Faith as Tacit Knowledge

Faith as Tacit Knowledge

“Now faith is the substance of things hoped for, the evidence of things not seen.”

Heb 11:1

Faith is seeing the invisible or is it seeing the unseen?  One day I was riding with my son in law who is an avid hunter.  As we were riding along he kept saying “Look, do see the deer?”  My useless reply was, “Where?”  Then he would point  to a spot in the woods and say“There!”  However, often even after he pointed out the spot I could not see the deer.

This leads me to the question why.  Why could he see the deer, and I could not?  I concluded that there were only four possible answers.  1. He had more practice than me.  You know the old saying ‘practice makes perfect.’  2. That he and others have a gift of seeing, i.e. they’re wired differently than other people.  3. It was a combination of both one and two. 4. He was delusional and there were no deer there.

The following is based on my thinking about the above experiences.  My first observation is that the more you know about a thing the easier it is to find it and see it.  My son in law knows a lot about deer, so he knows what to look for and where to look.  I do not.  His knowledge has come from years of his personal experience of hunting deer.  His knowledge of deer is twofold, it is both objective and tacit.  By tacit I mean intuitive.  He has a gift of seeing and picking the deer out of the background environment.  He does not have the gift because he loves to hunt; he loves to hunt because he has the gift.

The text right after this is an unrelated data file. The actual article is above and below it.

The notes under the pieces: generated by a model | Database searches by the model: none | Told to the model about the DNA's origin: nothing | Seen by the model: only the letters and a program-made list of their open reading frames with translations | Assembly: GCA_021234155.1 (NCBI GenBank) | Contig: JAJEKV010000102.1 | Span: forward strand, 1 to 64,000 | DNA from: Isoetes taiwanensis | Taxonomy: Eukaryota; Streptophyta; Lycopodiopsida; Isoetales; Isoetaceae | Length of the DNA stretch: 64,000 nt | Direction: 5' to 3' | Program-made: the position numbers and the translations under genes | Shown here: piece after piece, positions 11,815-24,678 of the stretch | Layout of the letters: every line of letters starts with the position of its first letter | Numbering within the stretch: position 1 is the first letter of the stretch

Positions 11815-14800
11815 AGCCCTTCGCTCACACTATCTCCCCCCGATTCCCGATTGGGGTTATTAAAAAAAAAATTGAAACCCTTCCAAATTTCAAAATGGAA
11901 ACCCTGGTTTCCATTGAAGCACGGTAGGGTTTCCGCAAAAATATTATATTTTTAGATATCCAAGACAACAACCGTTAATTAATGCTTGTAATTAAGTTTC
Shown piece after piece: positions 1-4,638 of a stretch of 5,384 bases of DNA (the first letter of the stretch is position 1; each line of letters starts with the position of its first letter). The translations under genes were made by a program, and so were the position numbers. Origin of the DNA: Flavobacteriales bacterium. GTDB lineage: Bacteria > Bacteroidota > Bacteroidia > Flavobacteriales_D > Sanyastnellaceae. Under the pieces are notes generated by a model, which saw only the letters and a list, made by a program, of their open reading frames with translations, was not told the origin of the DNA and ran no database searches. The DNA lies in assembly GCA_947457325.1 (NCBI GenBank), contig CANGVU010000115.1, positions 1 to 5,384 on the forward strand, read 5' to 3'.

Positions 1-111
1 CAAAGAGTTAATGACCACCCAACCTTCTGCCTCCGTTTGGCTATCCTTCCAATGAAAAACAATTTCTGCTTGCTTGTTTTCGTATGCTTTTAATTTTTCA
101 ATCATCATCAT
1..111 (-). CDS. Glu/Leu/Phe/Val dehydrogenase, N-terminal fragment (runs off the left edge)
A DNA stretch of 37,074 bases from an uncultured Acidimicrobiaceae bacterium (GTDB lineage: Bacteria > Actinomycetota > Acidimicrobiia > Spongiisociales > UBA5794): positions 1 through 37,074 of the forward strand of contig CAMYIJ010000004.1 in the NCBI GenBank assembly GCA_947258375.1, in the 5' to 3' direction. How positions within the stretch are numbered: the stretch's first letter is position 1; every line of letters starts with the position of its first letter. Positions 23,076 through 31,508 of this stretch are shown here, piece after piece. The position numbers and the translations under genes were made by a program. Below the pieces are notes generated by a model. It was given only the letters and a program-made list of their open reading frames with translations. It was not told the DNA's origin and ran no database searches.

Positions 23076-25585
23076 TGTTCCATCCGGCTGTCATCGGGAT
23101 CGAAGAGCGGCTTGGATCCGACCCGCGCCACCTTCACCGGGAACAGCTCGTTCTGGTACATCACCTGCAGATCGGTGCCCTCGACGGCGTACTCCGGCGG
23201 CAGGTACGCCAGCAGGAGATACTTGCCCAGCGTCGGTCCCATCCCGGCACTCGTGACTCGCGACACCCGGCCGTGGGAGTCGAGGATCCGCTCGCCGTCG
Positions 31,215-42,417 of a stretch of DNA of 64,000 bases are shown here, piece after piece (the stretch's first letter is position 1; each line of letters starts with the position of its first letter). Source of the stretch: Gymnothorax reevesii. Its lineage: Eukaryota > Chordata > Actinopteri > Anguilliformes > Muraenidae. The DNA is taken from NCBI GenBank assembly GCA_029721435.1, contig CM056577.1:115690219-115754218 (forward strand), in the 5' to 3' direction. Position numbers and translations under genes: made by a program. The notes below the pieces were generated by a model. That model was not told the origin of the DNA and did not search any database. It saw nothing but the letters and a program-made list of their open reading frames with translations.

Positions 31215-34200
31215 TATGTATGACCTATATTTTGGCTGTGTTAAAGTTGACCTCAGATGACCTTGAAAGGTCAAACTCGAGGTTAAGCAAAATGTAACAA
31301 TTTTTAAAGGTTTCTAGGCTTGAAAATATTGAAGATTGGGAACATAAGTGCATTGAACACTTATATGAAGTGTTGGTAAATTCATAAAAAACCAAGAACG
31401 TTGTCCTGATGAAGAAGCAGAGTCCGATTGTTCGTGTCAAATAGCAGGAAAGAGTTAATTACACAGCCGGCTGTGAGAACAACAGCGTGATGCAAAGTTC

My second observation was that people see what they expect to see; what they are looking for and what they want to see.  This means that sometimes the knowledge of something and believing it’s there helps you to see.  If you do not believe something might be there, you will not even be looking for it.  Therefore, unbelief tends to close your eyes and your mind to seeing and believing.

I hike often with a friend who climbs a small mountain on a daily basis.  Often he climbs it twice in one day and is on  his way down the first time before I start climbing up.  My friend prides himself on his awareness so I decided to put his ability to the test to see how much of his surroundings he was actually aware of.  So, I began to hide from him to see how long it would take for him notice me.  I began by hiding behind large obstacles like trees and rocks, but as the experiment when on I made myself more and more obvious.  It finally reach the point that I simply squatted down in the middle of the trail.  I was simply amazed at how close he got to me before seeing me.  Of course, my last experiment was done on a steeper part of the trail where one is prone to be watching where they are stepping.

My experience lent support to the theory that you tend to see what you are looking for and fail to see what you are not looking for, even if it is self-evident.  In other words, you see what you expect to see and you see what you are looking for. Also being intensely focused on one thing causes you not to see or notice other things. We could infer from this that specialization causes people to be blind to other things and to even be ignorant of their own blindness.

There are hidden clues which point to the fact that there is more than meets the eye.  Ancient seers who had the ability to see the clues of the unseen labeled them as “faith or revelation”.  In this, faith is the product of revelation or God lifting the veil that humans can see the clues to his existence.   In this, there is nothing strange with some men seeing God better than others.  In fact, it is the norm. The idea that God must show himself equal to all men comes from a Democratic ideology more than sound reason. From this, we can gather, that there is a good reason to follow some men’s opinion on spiritual things. One of the ways you can tell who to follow is laid down by Jesus when he said, by their fruits you shall know them.